TODAY: Lavrov says in distress over tragedy of Ukraine; NATO says Moscow still sending weapons into eastern Ukraine; Russian ultra-nationalist says Putin must start supporting pro-Russia rebels; 150 European far-right representatives meet in St. Petersburg; Russia threatens Denmark with nuclear weapons; Kadyrov for President? Russia goes after gay U.N. employees; Yanukovych son dies in Lake Baikal.
Foreign Minister Sergei Lavrov, who turned 65 yesterday, says he is ‘in distress’ over the ‘tragedy’ of Ukraine, and blames Kiev for blocking the implementation of the Minsk agreement ‘which everyone considered a good and implementable compromise‘. But NATO says Russia is still sending heavy weapons into Ukraine ‘across a completely porous border’, and that Moscow continues to economically support prof-Russian separatists. An Associated Press journalist agreed, after apparently seeing tanks and guns being transported towards Donetsk. Throwing another spanner into the works, Russian ultra-nationalist Igor Strelkov speculated that Putin could end up like Nicholas II if he does not start supporting pro-Moscow separatists in eastern Ukraine. The Times says Strelkov’s comment ‘has prompted speculation that [Putin’s] stoking of nationalist sentiment may have unleashed dark forces he could ultimately struggle to control.’ Roughly 150 representatives of far-right parties across Europe met in St. Petersburg over the weekend to coordinate policies at an event organised by the pro-Kremlin Rodina party. A Moscow political scientist’s theory about the meeting is that it was designed to foment trouble, reasoning that Europe would be forced to change its attitude over Ukraine ‘when and if internal European problems outweigh Ukrainian events’. The Russian ambassador to Denmark threatened to target Danish warships with nuclear weapons if the country becomes a member of NATO’s missile defence shield. Does the ‘petulant, willful, vain and unpredictable’ Chechen leader Ramzan Kadyrov have plans to take over from Vladimir Putin as President?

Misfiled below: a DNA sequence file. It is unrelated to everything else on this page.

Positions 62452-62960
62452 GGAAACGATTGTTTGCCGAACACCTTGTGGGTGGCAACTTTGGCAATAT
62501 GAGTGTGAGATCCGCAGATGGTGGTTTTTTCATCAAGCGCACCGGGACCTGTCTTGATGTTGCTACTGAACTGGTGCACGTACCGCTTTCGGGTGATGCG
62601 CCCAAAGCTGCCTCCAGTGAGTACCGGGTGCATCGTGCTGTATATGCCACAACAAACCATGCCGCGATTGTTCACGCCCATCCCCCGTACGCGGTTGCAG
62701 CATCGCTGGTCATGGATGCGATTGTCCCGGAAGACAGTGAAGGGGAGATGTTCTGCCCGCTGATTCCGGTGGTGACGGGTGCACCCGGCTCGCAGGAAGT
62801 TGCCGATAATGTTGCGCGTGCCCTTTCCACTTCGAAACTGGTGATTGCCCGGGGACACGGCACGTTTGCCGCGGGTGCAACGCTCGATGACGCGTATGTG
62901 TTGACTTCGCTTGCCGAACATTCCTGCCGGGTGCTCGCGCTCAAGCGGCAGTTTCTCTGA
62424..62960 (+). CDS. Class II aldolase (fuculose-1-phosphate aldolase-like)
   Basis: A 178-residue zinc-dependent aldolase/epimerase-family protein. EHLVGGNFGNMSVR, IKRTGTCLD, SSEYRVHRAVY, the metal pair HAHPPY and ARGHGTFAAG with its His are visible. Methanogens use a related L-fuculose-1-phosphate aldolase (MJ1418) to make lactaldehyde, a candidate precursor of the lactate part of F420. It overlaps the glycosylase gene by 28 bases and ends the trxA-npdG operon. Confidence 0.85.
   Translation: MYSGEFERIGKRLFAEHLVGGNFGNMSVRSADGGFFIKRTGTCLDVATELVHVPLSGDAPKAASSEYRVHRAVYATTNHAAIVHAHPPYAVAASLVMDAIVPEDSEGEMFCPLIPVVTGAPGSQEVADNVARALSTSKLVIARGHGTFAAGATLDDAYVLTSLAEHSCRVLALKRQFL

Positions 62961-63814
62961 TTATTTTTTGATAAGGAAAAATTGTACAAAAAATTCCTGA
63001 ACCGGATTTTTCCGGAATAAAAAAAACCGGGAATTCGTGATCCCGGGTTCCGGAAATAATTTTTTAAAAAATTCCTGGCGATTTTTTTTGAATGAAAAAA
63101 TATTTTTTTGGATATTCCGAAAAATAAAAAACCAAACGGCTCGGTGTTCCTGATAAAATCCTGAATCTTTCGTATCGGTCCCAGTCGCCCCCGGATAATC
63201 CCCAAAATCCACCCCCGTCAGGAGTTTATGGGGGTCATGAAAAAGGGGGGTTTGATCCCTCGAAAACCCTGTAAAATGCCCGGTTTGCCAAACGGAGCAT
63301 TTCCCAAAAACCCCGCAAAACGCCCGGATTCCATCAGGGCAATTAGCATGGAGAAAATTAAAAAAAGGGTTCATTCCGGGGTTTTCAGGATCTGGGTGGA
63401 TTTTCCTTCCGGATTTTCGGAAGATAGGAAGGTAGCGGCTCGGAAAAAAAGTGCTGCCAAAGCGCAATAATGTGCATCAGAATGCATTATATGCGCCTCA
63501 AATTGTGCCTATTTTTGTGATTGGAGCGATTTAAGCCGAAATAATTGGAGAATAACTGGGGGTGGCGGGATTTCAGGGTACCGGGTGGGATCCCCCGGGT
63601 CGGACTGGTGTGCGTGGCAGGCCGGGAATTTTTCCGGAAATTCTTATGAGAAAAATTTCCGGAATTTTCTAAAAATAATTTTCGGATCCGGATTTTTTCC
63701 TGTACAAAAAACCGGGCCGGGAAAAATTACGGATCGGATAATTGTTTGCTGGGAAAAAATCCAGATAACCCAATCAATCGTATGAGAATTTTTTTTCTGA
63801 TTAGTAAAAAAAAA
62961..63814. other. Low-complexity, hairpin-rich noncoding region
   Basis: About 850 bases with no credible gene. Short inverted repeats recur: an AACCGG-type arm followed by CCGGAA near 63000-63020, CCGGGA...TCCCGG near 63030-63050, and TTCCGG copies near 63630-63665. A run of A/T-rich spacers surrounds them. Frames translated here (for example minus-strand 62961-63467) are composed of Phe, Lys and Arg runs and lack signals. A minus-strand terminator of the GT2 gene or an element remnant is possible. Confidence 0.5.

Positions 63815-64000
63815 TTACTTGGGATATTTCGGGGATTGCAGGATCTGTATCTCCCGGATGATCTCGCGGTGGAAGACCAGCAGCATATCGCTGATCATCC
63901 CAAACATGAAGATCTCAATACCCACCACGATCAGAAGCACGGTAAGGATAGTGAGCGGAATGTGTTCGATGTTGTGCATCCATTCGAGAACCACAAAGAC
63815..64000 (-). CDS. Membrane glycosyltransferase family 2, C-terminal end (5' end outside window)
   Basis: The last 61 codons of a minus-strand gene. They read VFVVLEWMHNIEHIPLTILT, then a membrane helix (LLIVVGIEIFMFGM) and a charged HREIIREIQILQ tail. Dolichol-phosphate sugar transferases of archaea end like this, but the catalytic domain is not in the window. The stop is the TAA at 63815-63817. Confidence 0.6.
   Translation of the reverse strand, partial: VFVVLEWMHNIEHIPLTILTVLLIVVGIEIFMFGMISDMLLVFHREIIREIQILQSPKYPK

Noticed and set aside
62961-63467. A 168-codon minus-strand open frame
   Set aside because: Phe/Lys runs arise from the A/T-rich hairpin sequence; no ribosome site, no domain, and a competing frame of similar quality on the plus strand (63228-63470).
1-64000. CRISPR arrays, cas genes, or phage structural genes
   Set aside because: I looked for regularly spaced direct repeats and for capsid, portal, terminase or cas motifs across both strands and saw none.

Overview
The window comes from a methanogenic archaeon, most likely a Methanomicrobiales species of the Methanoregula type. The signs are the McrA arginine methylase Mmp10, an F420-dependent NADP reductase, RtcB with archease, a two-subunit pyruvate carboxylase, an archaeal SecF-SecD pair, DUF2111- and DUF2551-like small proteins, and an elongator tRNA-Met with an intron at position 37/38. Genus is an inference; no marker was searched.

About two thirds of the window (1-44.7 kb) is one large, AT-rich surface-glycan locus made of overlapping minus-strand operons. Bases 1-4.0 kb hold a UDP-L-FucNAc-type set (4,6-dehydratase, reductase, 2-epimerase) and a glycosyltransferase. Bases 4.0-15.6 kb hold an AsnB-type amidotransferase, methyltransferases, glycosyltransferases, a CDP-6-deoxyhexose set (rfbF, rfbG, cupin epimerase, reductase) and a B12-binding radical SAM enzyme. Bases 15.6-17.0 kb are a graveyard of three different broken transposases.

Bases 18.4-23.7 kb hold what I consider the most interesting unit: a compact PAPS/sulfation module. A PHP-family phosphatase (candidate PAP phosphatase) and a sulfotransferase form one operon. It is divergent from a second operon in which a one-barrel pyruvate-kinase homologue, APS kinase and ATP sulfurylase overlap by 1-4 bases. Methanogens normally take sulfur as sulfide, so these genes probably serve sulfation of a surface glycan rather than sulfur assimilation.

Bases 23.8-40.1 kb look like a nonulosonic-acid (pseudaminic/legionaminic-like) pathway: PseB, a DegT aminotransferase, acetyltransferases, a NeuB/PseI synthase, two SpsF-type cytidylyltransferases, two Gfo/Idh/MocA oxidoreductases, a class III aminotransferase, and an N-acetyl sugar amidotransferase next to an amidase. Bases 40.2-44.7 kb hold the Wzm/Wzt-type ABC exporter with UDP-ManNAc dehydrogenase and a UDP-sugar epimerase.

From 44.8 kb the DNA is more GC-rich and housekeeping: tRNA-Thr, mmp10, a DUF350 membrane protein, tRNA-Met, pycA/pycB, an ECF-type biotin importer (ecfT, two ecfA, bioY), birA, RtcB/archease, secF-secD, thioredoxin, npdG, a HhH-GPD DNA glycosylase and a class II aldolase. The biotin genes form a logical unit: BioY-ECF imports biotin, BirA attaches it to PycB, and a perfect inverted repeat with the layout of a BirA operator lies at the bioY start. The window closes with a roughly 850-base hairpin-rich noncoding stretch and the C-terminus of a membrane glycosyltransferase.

One fifth of Russian banks are sending financial data to the Central Bank on a daily basis due to their instability. Sberbank head German Gref says the banking system still has not hit bottom. Konstantin Sonin says the siloviki (former FSB agents who now hold senior government positions) are to blame for Russia’s economic crisis, for taking too great a role in forming policy and for making bad decisions: ‘[I]magine if a group of former health care workers set the country’s economic policy’. Ukraine is anticipating lower gas prices from Russia as E.U. imports continue to decrease Kiev’s reliance on Gazprom, but Russian Energy Minister Alexander Novak says prices are more likely to rise. Finance Minister Anton Siluanov may be disappointed in his expectation that Ukraine will repay its $3 billion bond this year.
Russia is trying to prevent the United Nations from granting staff benefits to same-sex spouses. Politico Magazine discusses the recent crashing decline of gay rights in Russia. The son of ousted Ukrainian President Viktor Yanukovych drowned in Lake Baikal, in Russia, yesterday. Satirist Arkady Arkanov has died in Moscow aged 82.
PHOTO: A Cossack argues with an Russia’s anti-fascist activist, right, during protest near the venue of the the International Russian Conservative Forum in St. Petersburg, Russia, Sunday, March 22, 2015. The poster reads ‘ To each fascist his Nuremberg’. (AP Photo/Dmitry Lovetsky)